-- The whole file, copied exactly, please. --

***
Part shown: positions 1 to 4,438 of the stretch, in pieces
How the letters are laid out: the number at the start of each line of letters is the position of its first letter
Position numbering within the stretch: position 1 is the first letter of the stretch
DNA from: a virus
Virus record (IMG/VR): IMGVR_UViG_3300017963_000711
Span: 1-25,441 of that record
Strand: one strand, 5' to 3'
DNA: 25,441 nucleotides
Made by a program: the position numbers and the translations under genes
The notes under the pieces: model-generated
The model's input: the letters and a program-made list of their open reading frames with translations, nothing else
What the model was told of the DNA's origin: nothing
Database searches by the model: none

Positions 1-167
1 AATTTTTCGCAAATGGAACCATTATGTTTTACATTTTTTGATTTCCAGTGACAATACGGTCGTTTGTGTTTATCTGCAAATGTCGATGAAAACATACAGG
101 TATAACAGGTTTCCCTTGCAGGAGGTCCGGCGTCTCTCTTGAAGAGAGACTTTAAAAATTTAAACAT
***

Part shown: positions 1 to 4,438 of the stretch, in pieces
How the letters are laid out: the number at the start of each line of letters is the position of its first letter
Position numbering within the stretch: position 1 is the first letter of the stretch
DNA from: a virus
Virus record (IMG/VR): IMGVR_UViG_3300017963_000711
Span: 1-25,441 of that record
Strand: one strand, 5' to 3'
DNA: 25,441 nucleotides
Made by a program: the position numbers and the translations under genes
The notes under the pieces: model-generated
The model's input: the letters and a program-made list of their open reading frames with translations, nothing else
What the model was told of the DNA's origin: nothing
Database searches by the model: none

Positions 1-167
1 AATTTTTCGCAAATGGAACCATTATGTTTTACATTTTTTGATTTCCAGTGACAATACGGTCGTTTGTGTTTATCTGCAAATGTCGATGAAAACATACAGG
101 TATAACAGGTTTCCCTTGCAGGAGGTCCGGCGTCTCTCTTGAAGAGAGACTTTAAAAATTTAAACAT